Iowa’s new gun permit law has applicants lining up in large numbers at county sheriff’s departments. The new law, which went into effect Saturday, says no one can be denied a permit to carry a gun if they pass a background check and have completed the required training.

The prior law gave local law enforcement officials the discretion to deny a permit for any reason. Linn County Sheriff Brian Gardner says that still doesn’t mean everyone will be approved. “There will be times when I still will not issue a permit, when I think it is against public safety to do so,” Gardner said.

“That person will have the opportunity to appeal my decision to an administrative law judge and then the judge would order me to issue the permit if he or she sees fit or would allow me to not issue the permit.”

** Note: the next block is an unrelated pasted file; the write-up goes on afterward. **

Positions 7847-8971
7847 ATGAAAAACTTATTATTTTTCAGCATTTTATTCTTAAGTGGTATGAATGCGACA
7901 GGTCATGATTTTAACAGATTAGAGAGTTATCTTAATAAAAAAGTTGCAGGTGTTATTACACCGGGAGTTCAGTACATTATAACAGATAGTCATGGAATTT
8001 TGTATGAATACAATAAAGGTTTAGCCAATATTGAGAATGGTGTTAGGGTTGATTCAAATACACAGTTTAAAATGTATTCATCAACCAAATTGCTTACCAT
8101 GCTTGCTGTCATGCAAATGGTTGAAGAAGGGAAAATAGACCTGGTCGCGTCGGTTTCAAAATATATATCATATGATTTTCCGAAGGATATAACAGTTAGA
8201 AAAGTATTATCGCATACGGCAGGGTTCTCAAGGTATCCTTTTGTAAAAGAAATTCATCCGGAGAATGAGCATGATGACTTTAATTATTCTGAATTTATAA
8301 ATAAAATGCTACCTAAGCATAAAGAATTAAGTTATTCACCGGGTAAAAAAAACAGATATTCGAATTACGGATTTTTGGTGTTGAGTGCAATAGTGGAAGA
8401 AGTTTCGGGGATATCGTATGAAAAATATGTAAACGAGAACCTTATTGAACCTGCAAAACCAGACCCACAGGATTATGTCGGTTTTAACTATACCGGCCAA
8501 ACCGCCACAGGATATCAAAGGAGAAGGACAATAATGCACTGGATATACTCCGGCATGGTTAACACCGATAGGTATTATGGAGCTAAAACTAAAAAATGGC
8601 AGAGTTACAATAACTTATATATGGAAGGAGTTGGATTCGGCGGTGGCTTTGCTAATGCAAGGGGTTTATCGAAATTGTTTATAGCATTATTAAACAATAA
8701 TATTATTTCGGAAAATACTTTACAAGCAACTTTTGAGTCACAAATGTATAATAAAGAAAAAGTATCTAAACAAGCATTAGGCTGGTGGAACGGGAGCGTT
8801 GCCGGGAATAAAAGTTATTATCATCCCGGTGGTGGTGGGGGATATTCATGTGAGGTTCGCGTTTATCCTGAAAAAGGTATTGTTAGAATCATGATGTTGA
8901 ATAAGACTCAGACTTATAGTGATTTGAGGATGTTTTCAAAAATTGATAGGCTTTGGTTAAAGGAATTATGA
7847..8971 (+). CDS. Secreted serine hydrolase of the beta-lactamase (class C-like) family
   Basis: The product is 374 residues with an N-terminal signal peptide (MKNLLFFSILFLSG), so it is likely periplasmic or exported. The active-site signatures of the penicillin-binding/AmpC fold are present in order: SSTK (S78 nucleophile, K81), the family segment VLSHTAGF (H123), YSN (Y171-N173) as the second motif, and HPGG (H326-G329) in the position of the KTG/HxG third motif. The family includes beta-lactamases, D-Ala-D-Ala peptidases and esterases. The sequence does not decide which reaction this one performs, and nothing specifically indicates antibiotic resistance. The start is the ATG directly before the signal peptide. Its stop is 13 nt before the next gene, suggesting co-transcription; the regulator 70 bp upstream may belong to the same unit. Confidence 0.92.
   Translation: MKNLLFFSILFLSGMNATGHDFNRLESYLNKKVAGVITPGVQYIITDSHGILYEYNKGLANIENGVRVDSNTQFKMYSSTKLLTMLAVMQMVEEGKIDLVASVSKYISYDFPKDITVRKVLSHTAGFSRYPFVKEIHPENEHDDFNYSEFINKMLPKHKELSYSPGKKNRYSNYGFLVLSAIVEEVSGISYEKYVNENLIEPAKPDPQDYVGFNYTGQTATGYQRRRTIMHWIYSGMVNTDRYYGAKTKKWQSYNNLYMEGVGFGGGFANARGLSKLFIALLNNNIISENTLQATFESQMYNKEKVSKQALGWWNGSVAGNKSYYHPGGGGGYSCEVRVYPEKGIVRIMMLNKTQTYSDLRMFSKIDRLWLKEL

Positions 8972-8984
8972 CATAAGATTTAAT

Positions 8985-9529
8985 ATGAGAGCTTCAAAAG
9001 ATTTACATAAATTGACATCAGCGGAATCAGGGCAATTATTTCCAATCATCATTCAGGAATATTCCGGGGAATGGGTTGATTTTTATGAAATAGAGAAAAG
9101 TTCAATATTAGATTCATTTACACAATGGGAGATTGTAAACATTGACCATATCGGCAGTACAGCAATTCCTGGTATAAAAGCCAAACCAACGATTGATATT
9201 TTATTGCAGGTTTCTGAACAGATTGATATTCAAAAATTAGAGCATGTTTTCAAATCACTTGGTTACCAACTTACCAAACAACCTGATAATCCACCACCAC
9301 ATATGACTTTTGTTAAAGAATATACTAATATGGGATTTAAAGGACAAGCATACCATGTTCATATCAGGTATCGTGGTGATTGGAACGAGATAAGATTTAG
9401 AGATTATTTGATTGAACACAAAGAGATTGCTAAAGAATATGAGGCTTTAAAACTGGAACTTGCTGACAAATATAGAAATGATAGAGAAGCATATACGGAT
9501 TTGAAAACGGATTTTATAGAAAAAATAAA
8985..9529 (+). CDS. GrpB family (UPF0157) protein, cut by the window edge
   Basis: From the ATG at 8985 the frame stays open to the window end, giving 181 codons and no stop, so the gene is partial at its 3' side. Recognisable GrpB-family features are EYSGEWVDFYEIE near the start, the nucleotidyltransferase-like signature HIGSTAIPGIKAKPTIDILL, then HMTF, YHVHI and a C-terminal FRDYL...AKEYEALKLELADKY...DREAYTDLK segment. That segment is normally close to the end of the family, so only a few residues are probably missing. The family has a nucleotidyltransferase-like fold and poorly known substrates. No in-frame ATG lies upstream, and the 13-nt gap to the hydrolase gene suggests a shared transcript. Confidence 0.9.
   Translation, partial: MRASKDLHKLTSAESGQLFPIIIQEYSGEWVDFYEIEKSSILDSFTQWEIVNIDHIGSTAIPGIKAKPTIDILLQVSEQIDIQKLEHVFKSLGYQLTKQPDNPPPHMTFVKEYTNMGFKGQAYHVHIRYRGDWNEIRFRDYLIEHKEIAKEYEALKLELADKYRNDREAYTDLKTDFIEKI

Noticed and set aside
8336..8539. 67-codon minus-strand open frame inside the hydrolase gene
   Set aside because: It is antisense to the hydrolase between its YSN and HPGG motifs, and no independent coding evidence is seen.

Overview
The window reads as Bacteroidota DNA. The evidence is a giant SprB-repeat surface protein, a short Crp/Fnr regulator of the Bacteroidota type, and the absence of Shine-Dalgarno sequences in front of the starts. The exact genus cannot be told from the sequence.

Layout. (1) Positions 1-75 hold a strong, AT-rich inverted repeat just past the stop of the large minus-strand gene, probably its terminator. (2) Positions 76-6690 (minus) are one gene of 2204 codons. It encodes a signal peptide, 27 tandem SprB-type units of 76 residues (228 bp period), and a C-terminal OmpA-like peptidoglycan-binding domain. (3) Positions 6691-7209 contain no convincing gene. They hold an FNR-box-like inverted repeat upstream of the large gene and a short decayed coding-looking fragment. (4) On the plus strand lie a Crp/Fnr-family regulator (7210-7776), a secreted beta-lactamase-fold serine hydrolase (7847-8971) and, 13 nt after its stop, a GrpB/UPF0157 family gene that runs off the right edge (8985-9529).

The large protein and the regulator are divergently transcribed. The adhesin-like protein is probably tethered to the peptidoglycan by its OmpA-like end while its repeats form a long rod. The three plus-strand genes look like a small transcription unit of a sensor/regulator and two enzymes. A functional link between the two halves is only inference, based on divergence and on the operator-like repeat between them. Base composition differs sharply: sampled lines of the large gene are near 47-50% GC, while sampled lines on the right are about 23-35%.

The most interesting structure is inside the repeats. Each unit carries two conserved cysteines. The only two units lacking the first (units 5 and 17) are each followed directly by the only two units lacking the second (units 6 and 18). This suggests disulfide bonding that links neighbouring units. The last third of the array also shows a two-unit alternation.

Many of the people who’ve been lining up at county sheriff’s offices didn’t realize they could pre-apply 30 days ago. Matt Hoy of Marion stood in line with nearly three dozen people Monday at the Linn County Sheriff’s office.

“I’ve had a house that’s been broken into twice and if it weren’t for the dogs chasing them away from my wife and kids…this is just safe,” Hoy said. Anti-gun advocates have expressed concern about the provision in the new legislation that allows those with weapons to carry them openly in public.

The Iowa Attorney General’s office issued a letter to county attorneys last week saying cities and counties have the authority to regulate weapons on property controlled by local governments. In addition, private businesses have the right to post “no weapons” signs or ask that weapons be stowed in a locked car or somewhere other than on the premises.